Work and Wellbeing · 27 November 2018

Employers are failing to equip their staff with creative and leadership skills

Leadership
What opportunities are you giving staff to express themselves?

British employers are failing to give staff the creative and leadership skills they need to prepare for the future of work, according to new survey findings.

New research from PwC found that only 41% of employees in the UK believe their employer is providing them with the required training.

The research comes alongside a new survey from PwC of 1,246 business and HR leaders from 79 countries which found that 87% of companies believe human skills such as creativity, leadership and adaptability are critical for the future but that only a third have talent practices that drive these skills.

“HR departments must lead the way in growing and building the capabilities the workforce of tomorrow will require,” said Alastair Woods, partner at PwC.

“The impact of automation and robotics over the course of the next decade will mean some tasks disappear, but new activities will emerge that rely on uniquely human skills like judgement, empathy and innovation.”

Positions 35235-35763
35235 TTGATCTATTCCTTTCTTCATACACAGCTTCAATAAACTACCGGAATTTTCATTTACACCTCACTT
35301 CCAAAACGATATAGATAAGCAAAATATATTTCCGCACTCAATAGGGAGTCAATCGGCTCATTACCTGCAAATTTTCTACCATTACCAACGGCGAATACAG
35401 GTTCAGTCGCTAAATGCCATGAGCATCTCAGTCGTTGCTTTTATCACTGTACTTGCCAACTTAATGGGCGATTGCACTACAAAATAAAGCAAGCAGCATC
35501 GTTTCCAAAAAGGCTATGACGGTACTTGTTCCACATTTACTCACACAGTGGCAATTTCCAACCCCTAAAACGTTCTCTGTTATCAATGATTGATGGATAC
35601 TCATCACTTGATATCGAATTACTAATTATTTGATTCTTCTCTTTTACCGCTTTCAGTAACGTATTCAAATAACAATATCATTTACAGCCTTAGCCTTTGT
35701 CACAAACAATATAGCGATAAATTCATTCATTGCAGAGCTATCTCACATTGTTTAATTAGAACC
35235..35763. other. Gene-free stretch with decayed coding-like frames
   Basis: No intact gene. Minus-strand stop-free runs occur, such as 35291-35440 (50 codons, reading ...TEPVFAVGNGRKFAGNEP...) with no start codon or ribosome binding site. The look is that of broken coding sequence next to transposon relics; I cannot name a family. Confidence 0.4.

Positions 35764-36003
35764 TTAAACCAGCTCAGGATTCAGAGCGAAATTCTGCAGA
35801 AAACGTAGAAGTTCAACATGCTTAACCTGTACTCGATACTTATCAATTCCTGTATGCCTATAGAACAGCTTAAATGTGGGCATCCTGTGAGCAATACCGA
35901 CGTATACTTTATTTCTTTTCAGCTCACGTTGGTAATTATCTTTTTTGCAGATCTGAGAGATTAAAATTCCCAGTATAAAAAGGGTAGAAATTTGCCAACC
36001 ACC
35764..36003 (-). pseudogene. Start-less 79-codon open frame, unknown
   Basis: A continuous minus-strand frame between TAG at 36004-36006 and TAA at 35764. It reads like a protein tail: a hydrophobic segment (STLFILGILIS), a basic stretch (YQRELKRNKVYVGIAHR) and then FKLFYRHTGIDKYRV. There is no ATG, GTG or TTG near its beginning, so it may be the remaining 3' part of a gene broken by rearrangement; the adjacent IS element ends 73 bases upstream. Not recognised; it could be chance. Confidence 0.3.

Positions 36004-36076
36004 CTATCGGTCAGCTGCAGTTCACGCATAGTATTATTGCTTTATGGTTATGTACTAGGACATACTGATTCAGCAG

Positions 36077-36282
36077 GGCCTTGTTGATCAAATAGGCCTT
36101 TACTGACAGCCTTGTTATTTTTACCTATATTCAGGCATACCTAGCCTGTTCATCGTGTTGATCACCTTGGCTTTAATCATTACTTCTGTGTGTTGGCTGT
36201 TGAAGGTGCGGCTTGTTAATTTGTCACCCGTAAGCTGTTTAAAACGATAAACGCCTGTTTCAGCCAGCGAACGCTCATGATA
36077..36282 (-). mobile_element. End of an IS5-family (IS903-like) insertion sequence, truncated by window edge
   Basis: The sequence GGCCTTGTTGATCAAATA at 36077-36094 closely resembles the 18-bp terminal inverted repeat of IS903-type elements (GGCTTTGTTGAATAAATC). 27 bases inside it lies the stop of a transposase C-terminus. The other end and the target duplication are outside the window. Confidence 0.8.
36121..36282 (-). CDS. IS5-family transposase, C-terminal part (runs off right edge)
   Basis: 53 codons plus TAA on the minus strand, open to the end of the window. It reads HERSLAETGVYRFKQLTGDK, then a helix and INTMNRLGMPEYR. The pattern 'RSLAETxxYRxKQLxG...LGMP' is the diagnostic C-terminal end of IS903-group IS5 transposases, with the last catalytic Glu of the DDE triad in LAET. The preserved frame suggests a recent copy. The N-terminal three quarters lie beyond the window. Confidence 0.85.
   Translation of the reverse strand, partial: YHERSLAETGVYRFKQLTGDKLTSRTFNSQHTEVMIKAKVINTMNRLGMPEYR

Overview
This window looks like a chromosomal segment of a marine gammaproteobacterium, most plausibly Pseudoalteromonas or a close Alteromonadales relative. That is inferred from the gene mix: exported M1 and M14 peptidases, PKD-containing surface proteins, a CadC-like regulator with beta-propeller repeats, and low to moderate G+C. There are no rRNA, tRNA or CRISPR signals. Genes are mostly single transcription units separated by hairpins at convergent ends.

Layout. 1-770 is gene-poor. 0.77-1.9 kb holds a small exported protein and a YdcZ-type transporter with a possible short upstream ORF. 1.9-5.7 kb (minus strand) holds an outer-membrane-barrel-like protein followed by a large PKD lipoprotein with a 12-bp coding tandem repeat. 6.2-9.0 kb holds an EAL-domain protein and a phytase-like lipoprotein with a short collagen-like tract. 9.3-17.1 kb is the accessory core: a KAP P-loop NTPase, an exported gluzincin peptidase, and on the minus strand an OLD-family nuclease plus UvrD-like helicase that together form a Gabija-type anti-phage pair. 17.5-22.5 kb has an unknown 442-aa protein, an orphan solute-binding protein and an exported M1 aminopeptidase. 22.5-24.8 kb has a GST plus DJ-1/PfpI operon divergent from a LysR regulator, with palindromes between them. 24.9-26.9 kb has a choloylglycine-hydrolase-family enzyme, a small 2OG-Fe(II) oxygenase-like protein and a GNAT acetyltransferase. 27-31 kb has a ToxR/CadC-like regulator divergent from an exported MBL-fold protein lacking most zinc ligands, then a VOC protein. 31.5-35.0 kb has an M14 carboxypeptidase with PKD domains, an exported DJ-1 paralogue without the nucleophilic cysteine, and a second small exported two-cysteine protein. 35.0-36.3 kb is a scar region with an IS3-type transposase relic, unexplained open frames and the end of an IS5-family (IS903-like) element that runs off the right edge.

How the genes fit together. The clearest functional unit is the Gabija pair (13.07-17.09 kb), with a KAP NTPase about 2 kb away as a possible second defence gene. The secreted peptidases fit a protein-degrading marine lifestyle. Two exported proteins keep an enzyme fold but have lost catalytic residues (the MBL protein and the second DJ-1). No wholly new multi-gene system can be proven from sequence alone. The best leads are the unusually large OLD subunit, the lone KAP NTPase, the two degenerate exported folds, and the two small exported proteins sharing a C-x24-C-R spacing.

“To prepare for this change HR teams must develop a thorough understanding of future needs and put in place the learning and development programmes and other tools like performance management to help and underpin this transition.”

PwC added that the changing nature of work is being accompanied by an increase in the numbers of contractors, freelancers and portfolio workers. Identifying where and how to engage this flexible talent will become increasingly important for organisations, it said, yet few are prepared for this shift.

“Only 8% of global respondents strongly agreed that their organisations are able to engage easily with this valuable resource as and when they are needed,” PwC said.

PwC found that more than half of 18-34-year olds in the UK would work in the gig economy compared to less than 30% of those above that age group. They cite having greater control and flexibility as the main benefits.

This flexibility is recognised by 70% of business and HR leaders as increasingly important in attracting and retaining talent. However, less than half currently give their employees a high degree of autonomy and control around when and where they work.

Woods added: “Firms need to think about how they embrace flexibility while ensuring workers get a fair deal. Businesses are missing a trick by ignoring the huge value gig economy workers could add to a company and are failing to invest in tapping into this workforce. HR needs to design the recruitment, reward and recognition elements that will attract gig workers and see them return.”

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